In an interview Monday with the Christian Broadcasting Network's David Brody, the former Pennsylvania senator, who is trailing Romney in the race for delegates, said he will do whatever is necessary to help his country.
"My wife and my kids, we're just busting our tail, because we know their future and all of our children's future is at stake in this election and I don't want to be the guy who has to sit with my granddaughter, 20 years from now, and tell stories about an America where people once were free," Santorum said.
CBS News, however, said Santorum does not appear ready to concede the primary race to his rival.
On "Face the Nation" Sunday, Santorum suggested his campaign is "in much, much better shape than what the numbers that are out there suggest."
Santorum highlighted his recent win in Louisiana, as well as his platform on healthcare, during an appearance Monday on the steps of the U.S. Supreme Court, where justices are hearing oral arguments on the constitutionality of President Obama's healthcare law, Politico reported.
"There's only one candidate … who can make this the central issue that will be a winning issue to win the presidency back," Santorum said.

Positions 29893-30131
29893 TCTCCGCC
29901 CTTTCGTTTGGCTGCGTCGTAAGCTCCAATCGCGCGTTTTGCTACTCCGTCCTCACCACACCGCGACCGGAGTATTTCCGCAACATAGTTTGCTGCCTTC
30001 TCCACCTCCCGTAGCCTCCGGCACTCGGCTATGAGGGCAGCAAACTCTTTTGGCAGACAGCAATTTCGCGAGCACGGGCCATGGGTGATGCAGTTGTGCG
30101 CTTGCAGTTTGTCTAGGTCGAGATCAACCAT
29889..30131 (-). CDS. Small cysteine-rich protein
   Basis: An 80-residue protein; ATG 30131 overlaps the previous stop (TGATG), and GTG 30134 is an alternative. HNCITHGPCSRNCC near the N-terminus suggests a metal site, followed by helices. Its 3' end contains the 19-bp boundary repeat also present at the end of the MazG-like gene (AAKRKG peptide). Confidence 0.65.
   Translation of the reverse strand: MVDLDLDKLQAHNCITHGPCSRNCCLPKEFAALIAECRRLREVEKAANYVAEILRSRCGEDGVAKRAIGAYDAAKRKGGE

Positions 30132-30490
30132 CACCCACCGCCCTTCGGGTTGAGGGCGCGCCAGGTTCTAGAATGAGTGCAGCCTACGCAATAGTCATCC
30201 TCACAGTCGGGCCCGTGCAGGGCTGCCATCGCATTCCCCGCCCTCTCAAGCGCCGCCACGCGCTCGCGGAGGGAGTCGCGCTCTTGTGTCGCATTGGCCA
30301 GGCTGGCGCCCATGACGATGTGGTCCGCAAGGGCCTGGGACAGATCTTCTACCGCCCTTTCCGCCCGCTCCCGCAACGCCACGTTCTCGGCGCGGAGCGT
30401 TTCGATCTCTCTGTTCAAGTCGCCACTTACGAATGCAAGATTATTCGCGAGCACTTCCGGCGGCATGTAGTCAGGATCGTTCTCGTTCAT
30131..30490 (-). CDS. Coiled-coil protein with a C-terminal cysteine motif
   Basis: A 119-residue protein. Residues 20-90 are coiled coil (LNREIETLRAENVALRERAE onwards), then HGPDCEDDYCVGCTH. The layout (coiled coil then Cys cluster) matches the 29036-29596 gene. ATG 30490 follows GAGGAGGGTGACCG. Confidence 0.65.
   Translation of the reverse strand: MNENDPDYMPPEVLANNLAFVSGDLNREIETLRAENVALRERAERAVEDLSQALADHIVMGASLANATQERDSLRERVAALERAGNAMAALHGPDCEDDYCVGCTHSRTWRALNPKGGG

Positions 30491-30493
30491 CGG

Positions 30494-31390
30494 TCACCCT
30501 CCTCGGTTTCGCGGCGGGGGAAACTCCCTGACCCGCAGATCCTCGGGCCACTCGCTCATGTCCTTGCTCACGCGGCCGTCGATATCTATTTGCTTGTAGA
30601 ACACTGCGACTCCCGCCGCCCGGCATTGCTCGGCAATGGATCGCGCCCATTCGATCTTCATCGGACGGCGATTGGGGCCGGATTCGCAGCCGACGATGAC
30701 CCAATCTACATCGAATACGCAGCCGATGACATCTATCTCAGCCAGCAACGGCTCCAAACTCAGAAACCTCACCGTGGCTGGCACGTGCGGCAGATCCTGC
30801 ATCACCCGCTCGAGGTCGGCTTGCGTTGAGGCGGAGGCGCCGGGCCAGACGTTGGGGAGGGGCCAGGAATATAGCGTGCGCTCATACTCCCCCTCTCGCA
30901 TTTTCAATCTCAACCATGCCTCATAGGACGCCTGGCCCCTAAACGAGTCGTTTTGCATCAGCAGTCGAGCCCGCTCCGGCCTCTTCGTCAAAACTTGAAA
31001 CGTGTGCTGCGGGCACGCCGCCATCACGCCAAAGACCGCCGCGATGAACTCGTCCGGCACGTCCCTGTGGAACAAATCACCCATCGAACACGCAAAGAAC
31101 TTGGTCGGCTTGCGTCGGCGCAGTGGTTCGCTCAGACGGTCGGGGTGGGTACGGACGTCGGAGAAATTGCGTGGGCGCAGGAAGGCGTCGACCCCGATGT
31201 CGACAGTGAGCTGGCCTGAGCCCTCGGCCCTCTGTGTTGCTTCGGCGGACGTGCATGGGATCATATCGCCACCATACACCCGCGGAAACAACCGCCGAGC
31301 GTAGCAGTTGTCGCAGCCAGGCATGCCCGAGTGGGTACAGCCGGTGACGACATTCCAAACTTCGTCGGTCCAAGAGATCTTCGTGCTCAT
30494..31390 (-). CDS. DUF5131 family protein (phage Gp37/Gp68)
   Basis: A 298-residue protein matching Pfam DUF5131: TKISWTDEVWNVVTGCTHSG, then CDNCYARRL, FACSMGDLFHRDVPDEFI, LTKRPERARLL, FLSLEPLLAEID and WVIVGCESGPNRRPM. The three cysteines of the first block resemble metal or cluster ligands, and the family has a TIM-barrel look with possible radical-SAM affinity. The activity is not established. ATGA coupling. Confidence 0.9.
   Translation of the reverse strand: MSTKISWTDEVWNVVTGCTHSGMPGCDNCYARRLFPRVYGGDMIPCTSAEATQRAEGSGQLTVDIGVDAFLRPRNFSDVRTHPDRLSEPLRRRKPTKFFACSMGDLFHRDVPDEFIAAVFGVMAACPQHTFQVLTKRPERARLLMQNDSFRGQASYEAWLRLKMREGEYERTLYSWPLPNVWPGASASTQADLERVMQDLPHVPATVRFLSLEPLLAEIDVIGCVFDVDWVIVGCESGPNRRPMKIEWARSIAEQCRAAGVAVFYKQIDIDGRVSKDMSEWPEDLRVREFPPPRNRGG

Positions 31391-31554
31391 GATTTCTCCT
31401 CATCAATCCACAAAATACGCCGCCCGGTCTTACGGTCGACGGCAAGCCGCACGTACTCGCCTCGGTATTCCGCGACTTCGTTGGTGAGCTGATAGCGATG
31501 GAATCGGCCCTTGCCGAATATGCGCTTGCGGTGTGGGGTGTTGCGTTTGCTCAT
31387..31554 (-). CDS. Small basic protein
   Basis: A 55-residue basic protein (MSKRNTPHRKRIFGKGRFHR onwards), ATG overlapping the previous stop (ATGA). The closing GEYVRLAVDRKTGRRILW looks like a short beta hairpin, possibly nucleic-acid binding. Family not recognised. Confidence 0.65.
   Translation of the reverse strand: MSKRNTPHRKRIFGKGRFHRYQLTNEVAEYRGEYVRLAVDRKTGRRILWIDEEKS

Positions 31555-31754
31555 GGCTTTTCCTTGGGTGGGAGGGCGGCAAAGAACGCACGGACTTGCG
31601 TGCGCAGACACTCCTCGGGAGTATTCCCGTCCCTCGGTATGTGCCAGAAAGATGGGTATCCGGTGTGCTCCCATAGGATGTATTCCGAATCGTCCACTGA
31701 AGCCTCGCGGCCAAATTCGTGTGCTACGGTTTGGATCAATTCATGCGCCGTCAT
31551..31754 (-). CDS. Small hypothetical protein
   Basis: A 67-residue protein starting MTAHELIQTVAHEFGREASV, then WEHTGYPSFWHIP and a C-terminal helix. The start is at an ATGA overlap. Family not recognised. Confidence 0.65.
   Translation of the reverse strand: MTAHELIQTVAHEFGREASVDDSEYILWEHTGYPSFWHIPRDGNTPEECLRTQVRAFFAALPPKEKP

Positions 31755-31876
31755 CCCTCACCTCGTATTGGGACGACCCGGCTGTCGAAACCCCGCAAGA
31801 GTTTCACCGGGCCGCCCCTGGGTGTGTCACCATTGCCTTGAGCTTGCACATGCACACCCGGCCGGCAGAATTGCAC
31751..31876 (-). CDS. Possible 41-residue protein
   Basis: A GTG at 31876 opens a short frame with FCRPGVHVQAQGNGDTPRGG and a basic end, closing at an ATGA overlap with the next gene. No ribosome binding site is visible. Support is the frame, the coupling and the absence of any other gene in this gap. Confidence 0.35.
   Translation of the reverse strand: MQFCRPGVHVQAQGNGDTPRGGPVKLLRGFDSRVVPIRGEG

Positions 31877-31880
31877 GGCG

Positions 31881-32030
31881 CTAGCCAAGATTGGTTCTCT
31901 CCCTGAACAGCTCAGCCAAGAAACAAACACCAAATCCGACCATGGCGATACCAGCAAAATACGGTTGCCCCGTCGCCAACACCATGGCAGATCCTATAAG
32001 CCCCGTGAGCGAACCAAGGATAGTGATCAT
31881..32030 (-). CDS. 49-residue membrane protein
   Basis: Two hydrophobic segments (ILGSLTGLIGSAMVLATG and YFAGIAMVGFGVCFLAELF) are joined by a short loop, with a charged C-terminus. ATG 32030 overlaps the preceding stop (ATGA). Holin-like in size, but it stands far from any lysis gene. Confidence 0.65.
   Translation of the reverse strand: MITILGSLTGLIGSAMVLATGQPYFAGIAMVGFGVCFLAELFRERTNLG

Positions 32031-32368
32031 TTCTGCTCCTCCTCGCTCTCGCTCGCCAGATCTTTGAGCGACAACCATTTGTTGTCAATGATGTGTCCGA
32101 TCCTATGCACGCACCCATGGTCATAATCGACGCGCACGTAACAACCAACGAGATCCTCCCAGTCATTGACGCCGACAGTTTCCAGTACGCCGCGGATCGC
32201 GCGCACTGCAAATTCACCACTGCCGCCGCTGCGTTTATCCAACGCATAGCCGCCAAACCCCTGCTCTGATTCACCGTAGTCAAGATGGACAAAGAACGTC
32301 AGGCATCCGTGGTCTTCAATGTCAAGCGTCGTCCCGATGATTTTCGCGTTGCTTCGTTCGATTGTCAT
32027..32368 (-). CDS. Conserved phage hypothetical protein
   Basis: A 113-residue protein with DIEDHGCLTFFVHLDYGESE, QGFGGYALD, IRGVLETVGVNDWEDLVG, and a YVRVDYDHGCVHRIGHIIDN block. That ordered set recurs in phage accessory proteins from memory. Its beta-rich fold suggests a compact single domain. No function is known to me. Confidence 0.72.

Santorum is standing by his clash Sunday with a New York Times reporter on the campaign trail in Wisconsin, The Washington Post reported.
"If you haven't cursed out a New York Times reporter during the course of a campaign, you're not really a real Republican, is the way I look at it," Santorum told Fox News. "I think it is high time that conservatives find the courage to expose the liberal press for what they are, a defender and enabler of Romney's and Obama's liberal agendas."
At a campaign rally in Wisconsin, Santorum said Romney, former governor of Massachusetts, "is the worst Republican in the country to put up against Barack Obama" on healthcare reform, the Los Angeles Times said.
A New York Times reporter later asked, "You said that Mitt Romney is the worst Republican in the country. Is that true?
Visibly angered, Santorum fired back at the reporter and told him to "stop lying." Santorum said Romney is the "worst" on healthcare reform "because he fashioned the blueprint."
"I've been saying it in every speech. Quit distorting my words. If I see it, it's [expletive]. C'mon man, what are you doing?" he said.
The Washington Post said Santorum later released a statement saying he was "aggressively attacked" by a New York Times reporter who was "all too ready to distort my words."
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